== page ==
October 12, 2012

North to Alaska

Part 1: Smallest FBI Office Takes on Big Job

In many cases, getting to remote Alaskan villages and towns requires a plane or a boat.

In many cases, getting to remote Alaskan villages and towns requires a plane or a boat.

The FBI recently investigated a white powder letter incident in Alaska with the help of a partner law enforcement agency. “It took our partners two days to get to the place where the white powder letter was,” said Mary Frances Rook, special agent in charge of our Anchorage Field Office, “because they had to take a ferry and a plane and an all-terrain vehicle to get to the school where the letter had been sent.”

Welcome to the Anchorage Division—the FBI’s smallest field office—whose agents are responsible for covering the most territory of any office in the Bureau. That’s an area of more than 600,000 square miles, twice the size of Texas and packed with natural beauty and hard-to-reach places.

Although the Anchorage Division investigates the same types of violent crime, public corruption, and national security matters as FBI offices in the Lower 48, “there is so much that is different here,” said Rook—and she’s not just referring to the bears and moose occasionally spotted on downtown Anchorage streets.

“If you’re in Anchorage, there are roads to Fairbanks and to the Kenai Peninsula, but other than that there are no roads,” Rook said. Getting to remote villages and towns requires a plane or a boat. Combine the geographical difficulties with extreme weather and one begins to understand how the 49th state can pose considerable challenges for the agents and support staff in Anchorage and our satellite locations in Fairbanks and Juneau.

An Opportunity for New Agents

AnchorageOf the FBI’s 56 field offices, Anchorage has the fewest personnel—but that turns out to be an opportunity for new agents assigned there fresh out of the FBI Academy.

“It’s a huge benefit for a first-office agent to come to a place like Anchorage because you get to do so many things,” said Special Agent in Charge Mary Frances Rook. “You aren’t pigeonholed here. Some of our biggest cases have been made by first-office agents. That’s not an experience you are going to find in a larger office because those cases usually go to the more senior agents,” she explained. “Here everybody has the opportunity to develop a case and run with it and be successful.”

Rick Sutherland, a former North Carolina police officer, joined the FBI in 2009 and his first office was Fairbanks, in our three-man resident agency. Shortly after his arrival, he was assigned a domestic terrorism case that recently ended with the subject’s lengthy trial and conviction. “Getting this case and this kind of experience so early in my FBI career was a great opportunity,” Sutherland said, “and it might not have happened had I been sent to a large office.”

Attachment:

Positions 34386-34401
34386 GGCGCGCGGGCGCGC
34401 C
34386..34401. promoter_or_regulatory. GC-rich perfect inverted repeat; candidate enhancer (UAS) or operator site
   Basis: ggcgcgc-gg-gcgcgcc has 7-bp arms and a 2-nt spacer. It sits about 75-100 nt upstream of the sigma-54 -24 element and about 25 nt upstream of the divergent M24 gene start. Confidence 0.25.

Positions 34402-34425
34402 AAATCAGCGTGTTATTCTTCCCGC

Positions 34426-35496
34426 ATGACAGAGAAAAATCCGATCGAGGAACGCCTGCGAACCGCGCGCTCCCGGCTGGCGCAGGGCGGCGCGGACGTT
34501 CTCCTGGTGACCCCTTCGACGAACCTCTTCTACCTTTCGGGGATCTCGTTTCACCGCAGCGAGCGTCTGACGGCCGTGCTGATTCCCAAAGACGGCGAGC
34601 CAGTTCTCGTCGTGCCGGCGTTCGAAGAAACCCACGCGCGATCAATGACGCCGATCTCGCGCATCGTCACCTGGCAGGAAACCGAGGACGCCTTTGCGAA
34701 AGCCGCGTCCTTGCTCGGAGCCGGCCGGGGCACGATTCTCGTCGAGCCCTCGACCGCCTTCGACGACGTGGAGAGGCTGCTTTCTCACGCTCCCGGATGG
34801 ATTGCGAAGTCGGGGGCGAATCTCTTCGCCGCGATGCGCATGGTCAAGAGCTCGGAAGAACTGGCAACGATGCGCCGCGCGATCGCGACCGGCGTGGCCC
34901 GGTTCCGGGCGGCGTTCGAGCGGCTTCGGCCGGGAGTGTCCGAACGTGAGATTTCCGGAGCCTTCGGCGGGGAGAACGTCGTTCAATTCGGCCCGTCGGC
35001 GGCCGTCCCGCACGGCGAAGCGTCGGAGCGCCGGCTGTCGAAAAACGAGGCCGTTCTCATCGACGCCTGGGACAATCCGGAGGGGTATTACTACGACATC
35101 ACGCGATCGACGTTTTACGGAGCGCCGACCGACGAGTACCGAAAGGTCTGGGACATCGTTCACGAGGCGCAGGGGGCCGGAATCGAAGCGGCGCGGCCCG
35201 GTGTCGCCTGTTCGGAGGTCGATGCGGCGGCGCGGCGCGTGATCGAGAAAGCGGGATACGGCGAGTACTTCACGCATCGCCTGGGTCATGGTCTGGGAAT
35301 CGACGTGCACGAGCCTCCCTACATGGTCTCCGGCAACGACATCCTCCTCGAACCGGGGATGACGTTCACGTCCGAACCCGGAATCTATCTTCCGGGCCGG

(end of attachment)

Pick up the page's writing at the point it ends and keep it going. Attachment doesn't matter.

Few FBI offices require snowmobiles to respond to crime scenes, but Anchorage keeps two on hand. The harsh Alaskan winters, where temperatures can plummet to more than 50 degrees below zero and the sun rises above the horizon for only a few hours each day, can make being outdoors seem almost otherworldly.

“It can be a challenging place to work,” Rook acknowledged. “But the flip side is that everybody knows it. So everybody works together. We work great with each other and with our local and federal law enforcement partners. Everybody’s got each other’s back, because you just can’t survive up here alone.”

Not surprisingly, it takes a certain kind of person to work for the FBI in Alaska. “The most successful Bureau people here are the ones who come with an idea that this is going to be a great adventure,” said Rook, whose assignment in Anchorage began in January 2011.

Special Agent Catherine Ruiz, who transferred to Anchorage with her husband last year from Chicago, agreed. “Every few days you will be driving home and you look up at the snowcapped mountains and say, ‘Wow, this is a beautiful place.’ ”

Bureau personnel who come to Alaska tend to be multi-talented as well. “We don’t have a lot of resources,” Rook said, “so everyone has to do a little bit of everything.” One of the office’s three pilots, for example, is also the polygraph examiner and a full-time counterintelligence agent. “That’s not unusual,” Rook noted.

“I originally thought I would come to Alaska for a few years,” said Special Agent Eric Gonzalez. That was 15 years ago. Gonzalez liked the place and the people—and so did his family. He added, “Most of the Bureau folks I know who worked here and left wished they would have stayed.”

Next: Investigating a Fairbanks explosion in 58-below zero weather.